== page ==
Although the Americans suffered severe setbacks for months after independence was declared, their tenacity and perseverance eventu- ally paid off . During August 1776, in the Battle of Long Island in New York, Washington’s position be- came untenable, and he executed a masterly retreat in small boats from Brooklyn to the Manhattan shore . British General William Howe twice hesitated and allowed the Americans


to escape . By November, however, Howe had captured Fort Washing- ton on Manhattan Island . New York City would remain under British control until the end of the war .

That December, Washington’s forces were near collapse, as sup- plies and promised aid failed to materialize . Howe again missed his chance to crush the Americans by deciding to wait until spring to re- sume fighting . On Christmas Day, December 25, 1776, Washington crossed the Delaware River, north of Trenton, New Jersey . In the early- morning hours of December 26, his troops surprised the British garrison there, taking more than 900 prison- ers . A week later, on January 3, 1777, Washington attacked the British at Princeton, regaining most of the territory formally occupied by the British . The victories at Trenton and Princeton revived flagging Ameri- can spirits .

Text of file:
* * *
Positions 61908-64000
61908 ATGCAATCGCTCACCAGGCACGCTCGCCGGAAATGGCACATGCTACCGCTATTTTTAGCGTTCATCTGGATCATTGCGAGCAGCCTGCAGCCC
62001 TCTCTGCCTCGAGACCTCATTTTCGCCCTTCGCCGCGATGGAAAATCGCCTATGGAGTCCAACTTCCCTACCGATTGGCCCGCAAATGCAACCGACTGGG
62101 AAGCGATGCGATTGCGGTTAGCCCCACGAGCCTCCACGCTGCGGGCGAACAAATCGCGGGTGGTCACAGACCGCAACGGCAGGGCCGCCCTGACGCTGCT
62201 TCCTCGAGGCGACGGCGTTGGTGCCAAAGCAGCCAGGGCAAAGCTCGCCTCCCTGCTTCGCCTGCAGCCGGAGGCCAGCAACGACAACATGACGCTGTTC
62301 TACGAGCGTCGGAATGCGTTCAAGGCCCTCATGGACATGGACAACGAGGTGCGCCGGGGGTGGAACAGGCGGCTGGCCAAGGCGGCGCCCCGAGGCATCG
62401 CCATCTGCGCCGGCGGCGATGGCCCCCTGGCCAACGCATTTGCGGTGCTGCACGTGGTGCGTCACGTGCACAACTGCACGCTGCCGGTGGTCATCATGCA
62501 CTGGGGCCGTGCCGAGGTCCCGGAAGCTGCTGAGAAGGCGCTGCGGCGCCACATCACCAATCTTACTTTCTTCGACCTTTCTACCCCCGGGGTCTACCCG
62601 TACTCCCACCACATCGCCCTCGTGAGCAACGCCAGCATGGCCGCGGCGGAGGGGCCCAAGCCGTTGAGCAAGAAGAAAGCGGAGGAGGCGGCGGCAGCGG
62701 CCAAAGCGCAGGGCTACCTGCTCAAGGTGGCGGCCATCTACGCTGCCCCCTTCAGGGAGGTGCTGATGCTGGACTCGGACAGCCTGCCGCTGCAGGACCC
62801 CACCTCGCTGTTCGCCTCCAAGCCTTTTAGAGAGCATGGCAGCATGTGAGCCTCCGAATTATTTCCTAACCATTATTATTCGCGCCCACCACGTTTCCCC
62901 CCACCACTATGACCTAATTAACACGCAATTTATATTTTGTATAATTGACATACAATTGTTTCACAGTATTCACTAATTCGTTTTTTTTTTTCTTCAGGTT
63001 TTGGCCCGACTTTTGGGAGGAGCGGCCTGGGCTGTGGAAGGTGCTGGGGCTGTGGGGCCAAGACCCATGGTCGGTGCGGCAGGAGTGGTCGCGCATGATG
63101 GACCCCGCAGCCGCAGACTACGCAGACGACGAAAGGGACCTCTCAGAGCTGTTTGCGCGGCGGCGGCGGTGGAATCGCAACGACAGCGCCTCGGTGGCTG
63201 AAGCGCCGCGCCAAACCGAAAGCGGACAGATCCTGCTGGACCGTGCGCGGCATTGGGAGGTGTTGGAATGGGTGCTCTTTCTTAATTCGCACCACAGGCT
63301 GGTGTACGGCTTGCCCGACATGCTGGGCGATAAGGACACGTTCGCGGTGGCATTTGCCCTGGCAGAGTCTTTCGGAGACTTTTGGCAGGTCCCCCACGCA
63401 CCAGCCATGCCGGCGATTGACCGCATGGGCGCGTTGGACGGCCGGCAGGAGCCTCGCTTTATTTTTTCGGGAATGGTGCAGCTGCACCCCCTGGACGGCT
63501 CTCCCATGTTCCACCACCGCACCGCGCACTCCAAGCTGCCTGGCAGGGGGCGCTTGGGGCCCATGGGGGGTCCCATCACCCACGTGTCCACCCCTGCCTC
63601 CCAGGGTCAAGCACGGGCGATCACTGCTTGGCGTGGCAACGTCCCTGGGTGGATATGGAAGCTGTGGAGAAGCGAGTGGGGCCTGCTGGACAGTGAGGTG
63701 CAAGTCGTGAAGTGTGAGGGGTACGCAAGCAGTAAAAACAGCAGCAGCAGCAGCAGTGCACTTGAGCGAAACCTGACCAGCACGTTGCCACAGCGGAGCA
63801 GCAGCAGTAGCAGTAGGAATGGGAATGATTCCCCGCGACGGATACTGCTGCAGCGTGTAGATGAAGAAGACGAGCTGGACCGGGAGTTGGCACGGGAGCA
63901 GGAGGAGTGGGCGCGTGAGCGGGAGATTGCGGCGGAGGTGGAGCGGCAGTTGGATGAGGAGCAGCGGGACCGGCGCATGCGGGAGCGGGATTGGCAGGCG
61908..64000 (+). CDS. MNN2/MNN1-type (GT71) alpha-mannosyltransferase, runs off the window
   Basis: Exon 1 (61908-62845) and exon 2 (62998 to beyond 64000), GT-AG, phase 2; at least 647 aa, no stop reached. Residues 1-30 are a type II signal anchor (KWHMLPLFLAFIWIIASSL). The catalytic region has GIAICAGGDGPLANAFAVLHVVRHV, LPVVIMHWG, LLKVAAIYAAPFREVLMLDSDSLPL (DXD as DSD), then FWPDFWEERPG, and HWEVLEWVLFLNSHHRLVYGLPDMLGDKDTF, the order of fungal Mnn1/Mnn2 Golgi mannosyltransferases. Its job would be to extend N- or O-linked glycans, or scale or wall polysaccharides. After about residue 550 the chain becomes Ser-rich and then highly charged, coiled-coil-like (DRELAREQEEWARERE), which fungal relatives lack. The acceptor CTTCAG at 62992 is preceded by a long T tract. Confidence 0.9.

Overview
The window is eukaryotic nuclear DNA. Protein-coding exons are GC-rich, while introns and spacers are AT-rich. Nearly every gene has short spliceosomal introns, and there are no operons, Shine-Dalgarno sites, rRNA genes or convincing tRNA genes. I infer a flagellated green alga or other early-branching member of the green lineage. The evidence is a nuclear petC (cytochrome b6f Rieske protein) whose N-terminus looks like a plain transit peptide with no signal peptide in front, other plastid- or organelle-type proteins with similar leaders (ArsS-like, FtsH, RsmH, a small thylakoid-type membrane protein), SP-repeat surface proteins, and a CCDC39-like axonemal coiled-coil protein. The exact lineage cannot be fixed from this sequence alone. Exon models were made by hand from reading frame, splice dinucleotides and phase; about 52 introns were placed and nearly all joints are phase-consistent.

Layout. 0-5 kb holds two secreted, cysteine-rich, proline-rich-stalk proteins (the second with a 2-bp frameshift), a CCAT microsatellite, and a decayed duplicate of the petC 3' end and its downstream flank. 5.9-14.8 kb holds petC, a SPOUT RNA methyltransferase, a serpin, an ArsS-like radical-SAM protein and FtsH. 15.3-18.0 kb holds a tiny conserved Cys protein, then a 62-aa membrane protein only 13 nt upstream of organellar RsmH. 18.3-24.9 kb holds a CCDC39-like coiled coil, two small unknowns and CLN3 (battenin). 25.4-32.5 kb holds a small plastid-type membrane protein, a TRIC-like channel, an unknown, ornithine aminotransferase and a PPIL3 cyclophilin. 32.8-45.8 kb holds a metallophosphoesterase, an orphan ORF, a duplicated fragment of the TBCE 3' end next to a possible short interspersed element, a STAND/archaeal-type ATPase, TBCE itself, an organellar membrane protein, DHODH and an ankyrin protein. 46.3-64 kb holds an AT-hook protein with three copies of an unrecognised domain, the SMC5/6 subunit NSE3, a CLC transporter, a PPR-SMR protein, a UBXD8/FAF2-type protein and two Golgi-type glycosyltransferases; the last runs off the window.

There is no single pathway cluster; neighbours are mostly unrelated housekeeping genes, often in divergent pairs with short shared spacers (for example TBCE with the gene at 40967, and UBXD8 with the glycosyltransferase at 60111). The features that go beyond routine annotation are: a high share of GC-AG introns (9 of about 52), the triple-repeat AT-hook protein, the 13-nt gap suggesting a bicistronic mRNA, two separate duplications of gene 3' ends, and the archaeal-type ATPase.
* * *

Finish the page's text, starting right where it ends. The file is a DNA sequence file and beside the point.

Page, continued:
In September 1777, however, Howe defeated the American army at Brandywine in Pennsylvania and occupied Philadelphia, forcing the Continental Congress to flee . Wash- ington had to endure the bitterly cold winter of 1777-1778 at Valley Forge, Pennsylvania, lacking ade- quate food, clothing, and supplies . Farmers and merchants exchanged their goods for British gold and silver rather than for dubious paper money issued by the Continental Congress and the states .

Valley Forge was the lowest ebb for Washington’s Continental Army, but elsewhere 1777 proved to be

the turning point in the war . Brit- ish General John Burgoyne, moving south from Canada, attempted to invade New York and New England via Lake Champlain and the Hud- son River . He had too much heavy equipment to negotiate the wooded and marshy terrain . On August 6, at Oriskany, New York, a band of Loyalists and Native Americans un- der Burgoyne’s command ran into a mobile and seasoned American force that managed to halt their advance . A few days later at Bennington, Ver- mont, more of Burgoyne’s forces, seeking much-needed supplies, were pushed back by American troops .

Moving to the west side of the Hudson River, Burgoyne’s army ad- vanced on Albany . The Americans were waiting for him . Led by Bene- dict Arnold — who would later be- tray the Americans at West Point, New York — the colonials twice re- pulsed the British . Having by this time incurred heavy losses, Bur- goyne fell back to Saratoga, New York, where a vastly superior Ameri- can force under General Horatio Gates surrounded the British troops . On October 17, 1777, Burgoyne sur- rendered his entire army — six gen- erals, 300 other officers, and 5,500 enlisted personnel .

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